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  1. Standard member PBE6
    Bananarama
    04 Nov '10 15:24 / 1 edit
    I promised that I would analyze this game, and I never got around to it. Psychological factors were definitely involved in the delay, as it's difficult to stomach my ineptitude. However, I've decided that perpetuating my ineptitude hurts even worse, so off we go. This analysis will be a work in progress, but feel free to jump in if you see something notable. Here's the complete game:



    Analysis to come!
  2. 04 Nov '10 20:12
    I've never once played the KID, but is the line leading to 9... Na6 within theory? That looks like a really uncomfortable move to have to make.
  3. Standard member PBE6
    Bananarama
    04 Nov '10 20:25
    Originally posted by EinZweiDrei
    I've never once played the KID, but is the line leading to 9... Na6 within theory? That looks like a really uncomfortable move to have to make.
    No, definitely not. I think 8. ... Nb4 was my first big mistake, and like you said it leads to a very ugly looking position with my knight cowering in the corner on the a6-square. Hopefully I'll get some time tonight to do some analysis, but I wanted to start the thread first so I'd have no excuses not to finish it.
  4. 04 Nov '10 20:34 / 4 edits
    I apologize right away for not being able to make the game thing work. I tried to
    get it right but hopefully you can just look at the game above where you posted it
    correctly. When going over the game the following were some of my thoughts:

    16. Rc1 f5.. Nc7 seems more appropriate now, white will be pressuring the
    defense of blacks pawn chain - black has no such threat. Opening the file
    seems ill-advised.

    21. Ng3 Qd7 Perfectly fine - also good is h5 early defending space on the
    kingside.

    22. Qe2 is ok. Better is attacking blacks backward pawn - Rc6.
    This also weakens the pawn at g6 when if h5.

    Ng4
    While this move is not bad, it doesn't support blacks plan. Here an assessment of
    the position is key before moving forward.

    Rcf1 h5
    This is just a mistake. Bxf4 first. After this blunder, black is lost

    I looked over it pretty quickly and found a few small things in the game I would have
    done differently. I also picked out the climax of the game (in my eyes) where your
    decision making becomes very key - it changes the course of the whole thing.

    My analysis isn't overly tactical so take it with a grain of salt. The best advise on this
    game would probably be to slow down and maybe even right down your assessment
    of the position before you jump into planning. Below is a relatively tense position
    and your about to decide how the ending is going to be played!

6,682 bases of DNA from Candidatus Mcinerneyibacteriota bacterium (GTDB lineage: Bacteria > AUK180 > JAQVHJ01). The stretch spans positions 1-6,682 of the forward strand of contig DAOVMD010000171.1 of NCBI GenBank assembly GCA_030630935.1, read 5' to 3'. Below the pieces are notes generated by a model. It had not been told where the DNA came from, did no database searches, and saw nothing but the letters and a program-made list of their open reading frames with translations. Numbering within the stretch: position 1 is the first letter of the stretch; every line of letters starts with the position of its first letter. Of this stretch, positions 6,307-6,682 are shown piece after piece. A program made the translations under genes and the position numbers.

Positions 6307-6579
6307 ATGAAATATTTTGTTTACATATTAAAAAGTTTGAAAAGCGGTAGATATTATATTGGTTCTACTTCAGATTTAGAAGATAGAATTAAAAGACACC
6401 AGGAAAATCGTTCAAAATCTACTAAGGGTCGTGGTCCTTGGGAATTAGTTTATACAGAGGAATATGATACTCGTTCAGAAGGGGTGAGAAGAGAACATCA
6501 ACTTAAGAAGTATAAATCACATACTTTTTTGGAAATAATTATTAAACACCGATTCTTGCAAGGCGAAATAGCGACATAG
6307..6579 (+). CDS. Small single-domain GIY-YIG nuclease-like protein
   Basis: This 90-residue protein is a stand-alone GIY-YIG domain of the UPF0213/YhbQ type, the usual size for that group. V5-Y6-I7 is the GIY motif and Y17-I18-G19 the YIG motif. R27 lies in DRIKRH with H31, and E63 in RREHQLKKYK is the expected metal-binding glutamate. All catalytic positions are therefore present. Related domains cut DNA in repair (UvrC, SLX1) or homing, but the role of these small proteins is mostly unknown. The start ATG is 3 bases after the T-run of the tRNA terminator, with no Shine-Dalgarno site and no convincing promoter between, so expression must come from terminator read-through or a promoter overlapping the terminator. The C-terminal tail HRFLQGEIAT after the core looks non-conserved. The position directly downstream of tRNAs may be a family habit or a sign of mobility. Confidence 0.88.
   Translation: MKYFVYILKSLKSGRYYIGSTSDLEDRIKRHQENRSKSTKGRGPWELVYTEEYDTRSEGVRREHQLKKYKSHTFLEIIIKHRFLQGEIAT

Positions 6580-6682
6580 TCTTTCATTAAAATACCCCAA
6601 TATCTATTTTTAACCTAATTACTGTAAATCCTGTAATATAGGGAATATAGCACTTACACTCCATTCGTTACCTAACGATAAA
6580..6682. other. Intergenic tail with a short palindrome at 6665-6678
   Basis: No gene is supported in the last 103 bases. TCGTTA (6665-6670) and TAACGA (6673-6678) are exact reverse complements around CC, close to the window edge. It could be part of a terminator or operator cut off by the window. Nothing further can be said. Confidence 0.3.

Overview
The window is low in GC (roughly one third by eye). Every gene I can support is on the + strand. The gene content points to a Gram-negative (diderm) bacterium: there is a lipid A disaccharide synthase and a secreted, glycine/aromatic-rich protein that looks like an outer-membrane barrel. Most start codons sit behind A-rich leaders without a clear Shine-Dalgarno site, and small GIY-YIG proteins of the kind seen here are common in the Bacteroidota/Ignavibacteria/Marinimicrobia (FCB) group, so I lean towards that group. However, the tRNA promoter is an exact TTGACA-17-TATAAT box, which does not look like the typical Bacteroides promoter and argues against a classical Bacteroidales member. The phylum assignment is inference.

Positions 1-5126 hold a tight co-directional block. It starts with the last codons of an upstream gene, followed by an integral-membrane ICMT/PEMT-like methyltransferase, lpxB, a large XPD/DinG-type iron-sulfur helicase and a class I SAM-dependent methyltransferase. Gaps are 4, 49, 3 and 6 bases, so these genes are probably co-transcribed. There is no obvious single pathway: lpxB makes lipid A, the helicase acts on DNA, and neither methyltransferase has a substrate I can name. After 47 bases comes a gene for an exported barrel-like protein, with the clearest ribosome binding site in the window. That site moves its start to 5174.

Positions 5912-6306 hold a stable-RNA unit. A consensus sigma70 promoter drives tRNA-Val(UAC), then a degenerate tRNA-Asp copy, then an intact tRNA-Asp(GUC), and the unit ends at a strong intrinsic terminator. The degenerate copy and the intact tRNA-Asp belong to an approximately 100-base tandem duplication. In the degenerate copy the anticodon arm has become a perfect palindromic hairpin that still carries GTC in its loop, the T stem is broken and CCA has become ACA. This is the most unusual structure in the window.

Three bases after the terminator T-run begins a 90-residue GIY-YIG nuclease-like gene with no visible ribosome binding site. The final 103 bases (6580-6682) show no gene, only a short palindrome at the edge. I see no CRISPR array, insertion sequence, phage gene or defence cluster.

So to start...


    King safety: Is very high for white and black, black has a
    strong fianchetto, and his long diagnal is sealed. White
    has two unmoved pawn in front of his king, and has developed
    his pieces toward the kingside, increasing king safety.

    Space: White clearly dominates. The white pawn center is
    encroaching on blacks space.

    Development: Both parties favor development to the kingside.
    White leads in kingside development.

    Pawn structure: Blacks has doubled pawns on the queenside,
    and the pawn on a6 is being attacked. Blacks pawns are
    in blacks space, easily defensible - however white dominates
    the space around the central pawn structure. This leaves
    the action to the queenside pawns.


    Candidates: Ng4 is OK... but after making an assessment of the position,
    it doesn't fit with any idea that I can make sense out of. Opening up queenside play,
    and forcing whites relocation has possibility in my assessment. Qb5 looks good, of
    course undoubling the pawns and establishing what looks "drawish".
    Qa4 looks better, it directly attacks a3 and defends the attack on a6. Further
    this also promps the defense of a3 probably best by Qc2, redistributing whites forces
    immediately.

    a5 seems ok at first glance, but b5! looks like an ugly problem.

    h5, a Prophylactic move defending the kingside space - is answered by Qxa6, and
    things get interesting when h4 Ne2 black equalizes with Nxe4, removing a center
    pawn - but at a terrible cost! His king safety is greatly hindered.
  5. 04 Nov '10 21:16 / 1 edit
    Originally posted by Prophylactica
    I apologize right away for not being able to make the game thing work. I tried to
    get it right but hopefully you can just look at the game above where you posted it
    correctly. When going over the game the following were some of my thoughts:

    [b]16. Rc1 f5
    .. Nc7 seems more appropriate now, white will be pressuring the
    defense of blacks pawn e4, removing a center
    pawn - but at a terrible cost! His king safety is greatly hindered.[/b]
    Welcome back.
  6. 05 Nov '10 00:58
    Originally posted by Green Paladin
    Welcome back.
    as refreshing as a GIN and Tonic?
  7. 05 Nov '10 11:04
    as Prop mentioned not playing 27...Bxf4 here.


    Was as good as resigning.

    27...BxR 28.RxB Rc8 (a sockdologer!!)


    The g4 Knight is OK due to the back rank mate.

    Expect White to have seen it but you never know till you try these thing.

    In the next blog I will be showing a player on here graded under 700 in a lost
    position back rank mating a 2000+ player, so strange things do happen.

    White is still on top but there is still some chess left in the game.

    Re the opening and the Knight on a6.
    Here Black to move is OK.



    Black played the unforced 9....Na6.
    A typical KID idea here is to play 9....a5 10. a3 Na6


    The Knight has a new home on c5.
    The plan then is Nh5 - f5 and attack like a rabid rat waving sockdologars
    all over the place.